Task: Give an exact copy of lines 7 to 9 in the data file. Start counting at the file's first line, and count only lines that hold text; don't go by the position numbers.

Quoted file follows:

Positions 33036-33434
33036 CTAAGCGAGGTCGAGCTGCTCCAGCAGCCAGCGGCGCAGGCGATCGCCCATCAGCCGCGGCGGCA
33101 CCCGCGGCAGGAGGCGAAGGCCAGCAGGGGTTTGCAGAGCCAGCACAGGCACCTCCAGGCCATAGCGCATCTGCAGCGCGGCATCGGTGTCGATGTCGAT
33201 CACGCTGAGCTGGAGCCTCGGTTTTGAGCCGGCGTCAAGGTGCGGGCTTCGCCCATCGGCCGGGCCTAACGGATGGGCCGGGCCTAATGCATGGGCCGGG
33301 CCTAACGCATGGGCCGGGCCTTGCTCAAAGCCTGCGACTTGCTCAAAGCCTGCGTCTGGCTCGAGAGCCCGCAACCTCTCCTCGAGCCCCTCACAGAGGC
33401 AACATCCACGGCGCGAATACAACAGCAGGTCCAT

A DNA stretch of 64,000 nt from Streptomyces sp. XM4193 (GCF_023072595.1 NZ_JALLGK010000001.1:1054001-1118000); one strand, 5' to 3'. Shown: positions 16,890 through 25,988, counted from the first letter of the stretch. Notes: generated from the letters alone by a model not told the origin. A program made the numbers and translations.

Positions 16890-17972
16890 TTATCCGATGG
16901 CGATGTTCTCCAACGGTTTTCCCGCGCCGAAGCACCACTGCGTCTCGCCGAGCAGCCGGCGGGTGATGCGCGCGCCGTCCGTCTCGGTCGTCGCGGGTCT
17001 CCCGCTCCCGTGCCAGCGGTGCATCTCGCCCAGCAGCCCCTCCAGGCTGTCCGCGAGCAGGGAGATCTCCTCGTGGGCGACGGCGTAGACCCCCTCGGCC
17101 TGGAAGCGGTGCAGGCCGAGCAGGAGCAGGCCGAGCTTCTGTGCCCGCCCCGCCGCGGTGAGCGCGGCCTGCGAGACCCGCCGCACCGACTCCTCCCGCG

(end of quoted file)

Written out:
A DNA stretch of 64,000 nt from Streptomyces sp. XM4193 (GCF_023072595.1 NZ_JALLGK010000001.1:1054001-1118000); one strand, 5' to 3'. Shown: positions 16,890 through 25,988, counted from the first letter of the stretch. Notes: generated from the letters alone by a model not told the origin. A program made the numbers and translations.

Positions 16890-17972
16890 TTATCCGATGG